The independent newspaper of the University of Iowa community since 1868

The Daily Iowan

The independent newspaper of the University of Iowa community since 1868

The Daily Iowan

The independent newspaper of the University of Iowa community since 1868

The Daily Iowan

IC’s Bethel church remains strong

Big things come in all sizes, and Iowa City’s own Bethel African Methodist Episcopal church is proof.

Originally built in 1868 on Governor Street — at that time located outside Iowa City, as African Americans were not allowed to own land within city limits — Bethel Church will reach its 150th anniversary in 2018.

From the time Fred Penny became reverend of the church in 1958, the Penny family has been synonymous with Bethel A.M.E.

“It was 90 years old when we first laid eyes on it,” said Dianna Penny, Fred Penny’s daughter.

Penny first visited the church with her father in 1958, when she was 17 and a freshman heading to the University of Iowa to study art. She is now a published essayist and an exhibited artist — as well as the self-appointed historian for the Bethel A.M.E. — and she still finds time to play the organ during services.

She continues in her father’s footsteps and a tradition of service to the Bethel Church.

“People were drawn to him like a magnet,” Penny said about her father, who served as minister for 37 years until his death in 1994. “His ministry went far beyond the four walls of the church. He even managed to convert a few racists.”

Despite being a predominantly African-American denomination, the A.M.E. church has expanded into 20 districts worldwide, reaching from Zimbabwe to India and Sweden.

Former slave Richard Allen founded the A.M.E. church in Philadelphia in 1787.

“He was a blacksmith by trade,” Penny said. “And to honor him, the emblem for the church is made up of a cross and an anvil.”

The church has undergone a number of renovations since it was built: two basements were added over the years — in 1926 and 1988 — and a new 4,000-square-foot sanctuary was added to the structure in 2010.

Through the changes, Bethel has been intent on retaining its intimate atmosphere, and some of its members openly champion this approach over the growing trend in the direction of “megachurches.”

“Megachurches strike me as out of control and impersonal,” Penny said.

Husband and wife duo Michael and Lena Hill, who moved to Iowa City from North Carolina in 2006, were drawn to the Bethel community and became members in the fall of 2007.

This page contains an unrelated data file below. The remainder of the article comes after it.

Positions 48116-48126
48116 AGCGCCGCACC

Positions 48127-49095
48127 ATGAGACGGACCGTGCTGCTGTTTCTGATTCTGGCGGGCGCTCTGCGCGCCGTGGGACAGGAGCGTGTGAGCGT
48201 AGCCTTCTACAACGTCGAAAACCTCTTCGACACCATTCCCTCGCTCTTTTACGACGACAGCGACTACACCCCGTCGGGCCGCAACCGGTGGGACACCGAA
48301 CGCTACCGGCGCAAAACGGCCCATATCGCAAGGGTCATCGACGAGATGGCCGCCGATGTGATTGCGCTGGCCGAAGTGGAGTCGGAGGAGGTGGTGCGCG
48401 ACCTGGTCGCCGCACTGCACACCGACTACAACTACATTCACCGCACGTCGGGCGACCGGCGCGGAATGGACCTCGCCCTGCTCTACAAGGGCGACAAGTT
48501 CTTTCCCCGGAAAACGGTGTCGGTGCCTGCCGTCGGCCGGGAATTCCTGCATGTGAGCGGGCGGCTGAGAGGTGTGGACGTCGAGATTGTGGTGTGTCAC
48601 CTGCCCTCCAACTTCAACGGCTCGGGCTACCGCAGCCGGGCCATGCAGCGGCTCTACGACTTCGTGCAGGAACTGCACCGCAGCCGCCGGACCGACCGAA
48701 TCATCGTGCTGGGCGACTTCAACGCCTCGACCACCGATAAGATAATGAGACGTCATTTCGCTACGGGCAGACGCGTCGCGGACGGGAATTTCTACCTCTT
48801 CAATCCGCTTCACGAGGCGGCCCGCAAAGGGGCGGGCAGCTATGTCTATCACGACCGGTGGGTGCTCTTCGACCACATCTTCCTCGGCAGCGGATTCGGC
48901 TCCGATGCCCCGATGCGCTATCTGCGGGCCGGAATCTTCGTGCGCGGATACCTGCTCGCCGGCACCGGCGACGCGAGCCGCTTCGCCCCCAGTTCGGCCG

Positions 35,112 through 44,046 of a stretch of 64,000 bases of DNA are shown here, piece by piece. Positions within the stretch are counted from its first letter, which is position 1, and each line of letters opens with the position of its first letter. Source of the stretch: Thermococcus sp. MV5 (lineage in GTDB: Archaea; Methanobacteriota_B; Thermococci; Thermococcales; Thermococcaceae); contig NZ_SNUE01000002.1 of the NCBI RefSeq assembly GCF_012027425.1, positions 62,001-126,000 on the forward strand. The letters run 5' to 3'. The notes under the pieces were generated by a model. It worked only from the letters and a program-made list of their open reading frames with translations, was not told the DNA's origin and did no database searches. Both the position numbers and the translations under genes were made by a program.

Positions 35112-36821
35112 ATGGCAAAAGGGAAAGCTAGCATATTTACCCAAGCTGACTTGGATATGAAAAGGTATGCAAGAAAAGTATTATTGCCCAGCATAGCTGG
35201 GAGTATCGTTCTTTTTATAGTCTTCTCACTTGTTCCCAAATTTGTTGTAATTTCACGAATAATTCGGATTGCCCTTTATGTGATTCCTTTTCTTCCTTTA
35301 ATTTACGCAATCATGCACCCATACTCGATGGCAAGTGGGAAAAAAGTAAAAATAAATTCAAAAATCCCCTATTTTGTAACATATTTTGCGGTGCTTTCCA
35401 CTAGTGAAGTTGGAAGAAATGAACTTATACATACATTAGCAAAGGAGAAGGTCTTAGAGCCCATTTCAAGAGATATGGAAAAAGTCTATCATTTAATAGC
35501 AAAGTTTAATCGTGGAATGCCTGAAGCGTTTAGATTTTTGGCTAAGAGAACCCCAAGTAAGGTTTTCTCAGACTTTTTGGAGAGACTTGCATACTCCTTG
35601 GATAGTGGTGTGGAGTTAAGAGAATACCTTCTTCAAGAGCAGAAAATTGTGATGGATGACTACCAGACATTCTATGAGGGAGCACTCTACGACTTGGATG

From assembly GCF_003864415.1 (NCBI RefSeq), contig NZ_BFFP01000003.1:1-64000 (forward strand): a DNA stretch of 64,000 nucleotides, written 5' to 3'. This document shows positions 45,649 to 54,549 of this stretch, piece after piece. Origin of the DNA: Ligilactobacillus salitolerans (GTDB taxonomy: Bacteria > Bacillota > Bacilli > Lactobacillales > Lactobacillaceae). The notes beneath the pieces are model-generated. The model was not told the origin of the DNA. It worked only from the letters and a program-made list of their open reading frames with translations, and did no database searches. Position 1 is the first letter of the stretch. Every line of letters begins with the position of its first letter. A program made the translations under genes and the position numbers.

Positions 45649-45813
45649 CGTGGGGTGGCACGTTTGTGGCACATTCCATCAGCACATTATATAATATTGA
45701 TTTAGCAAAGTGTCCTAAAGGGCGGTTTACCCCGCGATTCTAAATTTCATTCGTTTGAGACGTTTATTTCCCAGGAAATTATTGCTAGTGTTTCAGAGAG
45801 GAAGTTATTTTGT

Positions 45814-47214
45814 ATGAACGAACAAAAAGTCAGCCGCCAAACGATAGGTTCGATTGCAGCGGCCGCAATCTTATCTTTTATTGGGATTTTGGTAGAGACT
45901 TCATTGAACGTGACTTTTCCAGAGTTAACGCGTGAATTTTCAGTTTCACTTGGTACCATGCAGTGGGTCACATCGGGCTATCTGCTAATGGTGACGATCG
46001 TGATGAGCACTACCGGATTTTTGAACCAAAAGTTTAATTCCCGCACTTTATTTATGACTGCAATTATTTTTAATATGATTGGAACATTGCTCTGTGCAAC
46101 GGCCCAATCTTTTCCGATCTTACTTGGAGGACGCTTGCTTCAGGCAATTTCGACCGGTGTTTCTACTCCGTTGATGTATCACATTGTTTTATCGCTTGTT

Now leaders in the congregation, Lena Hill serves as head of Christian education, and her husband runs the adult Sundayschool.

Penny and Michael Hill both emphasize the importance of Bethel’s small size.

“Many churches in this day and age have grown to the extent that the pastors don’t even know their members,” he said. “You may be going to the same church, but you’re effectively strangers to one another.

“Bethel is a very intimate congregation. You’re talking about a church with 35 or 40 members.”

The church’s small size does not seem to hinder its acclaim. Bethel won a Historic Preservation Award in 2010 and was added to the National Register of Historic Places in September 2000.

The recent events in South Carolina, in which a white man opened fire on the congregation of the Emmanuel A.M.E. in Charleston, killing nine people, has drawn a great deal of attention to the A.M.E. church.

Some expected outrage and anger towards the shooter, but the A.M.E. community in Iowa City has responded with messages of mercy.

“It’s not about a wrongdoer deserving forgiveness,” she said. “It’s about your deserving peace. If you can’t forgive, that hate becomes a permanent barrier that you can’t get around, like a boulder in the middle of the road.”

Penny said that despite the atrocities committed and the lives lost, a positive outcome seems to have been reached, for the A.M.E. church and for the United States as a whole.

Dylann Roof’s white- supremacist associations fueled a national conversation focusing on the residual symbols of racism present in society. A number of companies have stopped selling merchandise emblazoned with the Confederate battle flag. The “Stars and Bars” has since been removed from state properties across the Southern United States.

“It’s horrible and ugly that it takes an event like this, but the deaths of those nine people changed things,” said Penny. “They brought down the Confederate flag.”

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